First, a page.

This also threatens Japanese content providers, before even considering portal or community sites. For example, any video game content that is legally available in Japan could lose any technical service provider, advertising agency, its presence in social networks or even domains if those companies are based in the U.S.  Any kind of connection to U.S. based companies could cause this action; even if all content is hosted in Japan. Even if for instance the domain was purchased in the U.S. the website could be blocked. And then the Japanese company, for example a game developer, would need to go to court in the U.S. to appeal the decision.
 As for the gaming industry it could mean that the free flow of information between the U.S. and Japan for video games especially for non-major titles could totally dry up. Smaller Japanese developers already have difficulties targeting their titles to non-Japanese players or increasing their fan base overseas. A more radical copyright law such as SOPA would force U.S. based providers to be strict about foreign game content and information and perhaps even censor it. As a result of these sites from Japan being blocked U.S. fans of Japanese titles, especially those considered doujin,  would not only lose the opportunity to receive any information about their favorite title but possibly even the chance to ever play it.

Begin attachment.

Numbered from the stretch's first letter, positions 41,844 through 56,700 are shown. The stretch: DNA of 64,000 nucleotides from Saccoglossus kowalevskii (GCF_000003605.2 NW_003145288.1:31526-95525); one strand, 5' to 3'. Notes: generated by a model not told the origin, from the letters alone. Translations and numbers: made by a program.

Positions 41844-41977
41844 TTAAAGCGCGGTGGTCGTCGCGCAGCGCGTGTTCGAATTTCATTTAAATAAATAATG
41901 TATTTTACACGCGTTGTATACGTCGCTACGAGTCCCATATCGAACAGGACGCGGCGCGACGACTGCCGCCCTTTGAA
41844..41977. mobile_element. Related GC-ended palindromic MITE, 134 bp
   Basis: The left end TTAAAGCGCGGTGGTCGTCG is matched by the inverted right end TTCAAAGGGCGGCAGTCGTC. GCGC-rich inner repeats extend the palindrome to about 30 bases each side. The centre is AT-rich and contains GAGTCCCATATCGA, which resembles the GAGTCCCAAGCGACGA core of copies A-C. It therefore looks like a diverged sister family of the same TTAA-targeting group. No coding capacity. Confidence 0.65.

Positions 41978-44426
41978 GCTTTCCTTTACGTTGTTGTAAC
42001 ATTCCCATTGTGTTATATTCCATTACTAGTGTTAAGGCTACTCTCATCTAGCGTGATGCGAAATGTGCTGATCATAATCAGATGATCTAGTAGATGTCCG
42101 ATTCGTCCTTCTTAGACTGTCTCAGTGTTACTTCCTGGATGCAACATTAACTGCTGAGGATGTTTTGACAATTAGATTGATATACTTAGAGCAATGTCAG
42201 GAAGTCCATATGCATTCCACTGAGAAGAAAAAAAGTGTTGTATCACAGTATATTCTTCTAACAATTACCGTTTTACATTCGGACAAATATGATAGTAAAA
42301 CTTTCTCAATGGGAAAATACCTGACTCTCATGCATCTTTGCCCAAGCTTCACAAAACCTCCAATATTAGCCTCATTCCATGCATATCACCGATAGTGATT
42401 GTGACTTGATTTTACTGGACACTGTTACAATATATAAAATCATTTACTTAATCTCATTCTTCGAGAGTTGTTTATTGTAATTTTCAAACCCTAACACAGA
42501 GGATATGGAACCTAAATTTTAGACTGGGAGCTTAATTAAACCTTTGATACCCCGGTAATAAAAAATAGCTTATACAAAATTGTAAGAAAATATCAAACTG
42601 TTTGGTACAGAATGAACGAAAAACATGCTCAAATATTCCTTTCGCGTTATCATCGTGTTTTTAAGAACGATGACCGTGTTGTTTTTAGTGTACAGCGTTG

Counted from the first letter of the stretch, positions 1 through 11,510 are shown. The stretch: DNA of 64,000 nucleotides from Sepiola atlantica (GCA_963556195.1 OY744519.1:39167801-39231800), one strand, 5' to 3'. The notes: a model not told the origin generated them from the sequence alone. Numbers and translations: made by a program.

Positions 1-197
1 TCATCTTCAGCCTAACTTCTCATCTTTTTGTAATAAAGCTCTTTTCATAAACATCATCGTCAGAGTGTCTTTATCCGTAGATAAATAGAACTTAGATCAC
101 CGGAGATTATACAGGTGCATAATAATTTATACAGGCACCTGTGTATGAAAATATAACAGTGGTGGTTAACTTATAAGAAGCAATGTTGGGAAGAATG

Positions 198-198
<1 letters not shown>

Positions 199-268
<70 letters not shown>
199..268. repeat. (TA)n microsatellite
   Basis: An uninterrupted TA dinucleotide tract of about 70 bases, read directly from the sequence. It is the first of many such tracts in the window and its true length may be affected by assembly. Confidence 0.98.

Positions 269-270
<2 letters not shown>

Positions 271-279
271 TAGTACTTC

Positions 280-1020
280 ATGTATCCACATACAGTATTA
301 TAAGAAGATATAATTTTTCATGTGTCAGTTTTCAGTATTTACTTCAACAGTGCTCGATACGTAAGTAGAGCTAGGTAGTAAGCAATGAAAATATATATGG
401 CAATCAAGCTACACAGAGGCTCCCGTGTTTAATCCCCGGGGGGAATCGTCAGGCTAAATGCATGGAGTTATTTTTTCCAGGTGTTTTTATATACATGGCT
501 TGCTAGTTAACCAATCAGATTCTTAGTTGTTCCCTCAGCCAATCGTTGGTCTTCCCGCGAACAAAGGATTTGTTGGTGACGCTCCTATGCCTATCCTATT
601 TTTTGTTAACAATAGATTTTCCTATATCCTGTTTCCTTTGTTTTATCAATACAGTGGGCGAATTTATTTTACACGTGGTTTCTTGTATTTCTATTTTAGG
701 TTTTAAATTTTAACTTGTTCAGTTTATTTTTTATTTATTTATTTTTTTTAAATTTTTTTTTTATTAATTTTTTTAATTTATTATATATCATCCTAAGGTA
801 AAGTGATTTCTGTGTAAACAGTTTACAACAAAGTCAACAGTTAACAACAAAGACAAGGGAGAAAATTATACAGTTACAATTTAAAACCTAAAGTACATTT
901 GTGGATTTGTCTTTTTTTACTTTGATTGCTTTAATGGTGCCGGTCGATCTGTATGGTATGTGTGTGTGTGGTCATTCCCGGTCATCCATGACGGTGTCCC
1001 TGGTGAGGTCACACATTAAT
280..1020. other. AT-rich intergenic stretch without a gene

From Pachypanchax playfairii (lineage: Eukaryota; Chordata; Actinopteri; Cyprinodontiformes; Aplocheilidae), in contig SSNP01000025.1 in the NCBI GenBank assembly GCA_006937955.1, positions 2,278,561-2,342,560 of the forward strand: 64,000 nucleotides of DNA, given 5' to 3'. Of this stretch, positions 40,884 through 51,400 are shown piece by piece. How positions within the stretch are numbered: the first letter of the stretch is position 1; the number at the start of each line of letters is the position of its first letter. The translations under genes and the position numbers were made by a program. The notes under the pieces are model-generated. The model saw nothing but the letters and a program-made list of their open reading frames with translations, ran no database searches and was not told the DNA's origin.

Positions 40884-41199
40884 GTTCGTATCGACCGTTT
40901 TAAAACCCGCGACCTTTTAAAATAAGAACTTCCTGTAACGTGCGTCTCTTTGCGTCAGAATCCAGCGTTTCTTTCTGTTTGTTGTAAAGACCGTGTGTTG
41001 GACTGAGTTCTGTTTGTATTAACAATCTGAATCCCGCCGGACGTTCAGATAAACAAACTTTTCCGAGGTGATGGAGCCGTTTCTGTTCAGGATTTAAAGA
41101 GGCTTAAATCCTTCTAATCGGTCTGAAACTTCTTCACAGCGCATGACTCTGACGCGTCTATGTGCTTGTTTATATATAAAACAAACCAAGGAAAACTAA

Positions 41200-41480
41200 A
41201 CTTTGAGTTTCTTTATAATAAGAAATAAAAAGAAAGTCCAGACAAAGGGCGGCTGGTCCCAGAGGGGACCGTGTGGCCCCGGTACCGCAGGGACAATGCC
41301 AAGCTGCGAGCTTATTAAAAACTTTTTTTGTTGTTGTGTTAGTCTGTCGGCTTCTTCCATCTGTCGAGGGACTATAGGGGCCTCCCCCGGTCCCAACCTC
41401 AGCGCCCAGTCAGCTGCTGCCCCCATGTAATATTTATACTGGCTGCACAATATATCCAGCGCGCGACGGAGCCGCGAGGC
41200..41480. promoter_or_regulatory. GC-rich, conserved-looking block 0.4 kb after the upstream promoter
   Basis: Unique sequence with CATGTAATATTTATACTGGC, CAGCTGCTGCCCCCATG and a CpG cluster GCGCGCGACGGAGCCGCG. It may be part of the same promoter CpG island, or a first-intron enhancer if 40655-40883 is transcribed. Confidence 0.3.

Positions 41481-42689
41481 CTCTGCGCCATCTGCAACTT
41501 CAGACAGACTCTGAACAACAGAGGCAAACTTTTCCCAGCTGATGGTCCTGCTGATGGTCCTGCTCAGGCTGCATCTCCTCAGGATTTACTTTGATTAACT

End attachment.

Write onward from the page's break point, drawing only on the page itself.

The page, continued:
Moreover even under the current U.S. law there is the threat that Japanese citizens could get pulled into jurisdictional nightmares.  There has actually already been one incident with a British student who was threatened with extradition to the U.S. and  Japanese citizens could also be turned in and sentenced to several years in the U.S. for just running a .com or .net website providing links to copyright protected material such as to download games, roms or torrents. [1]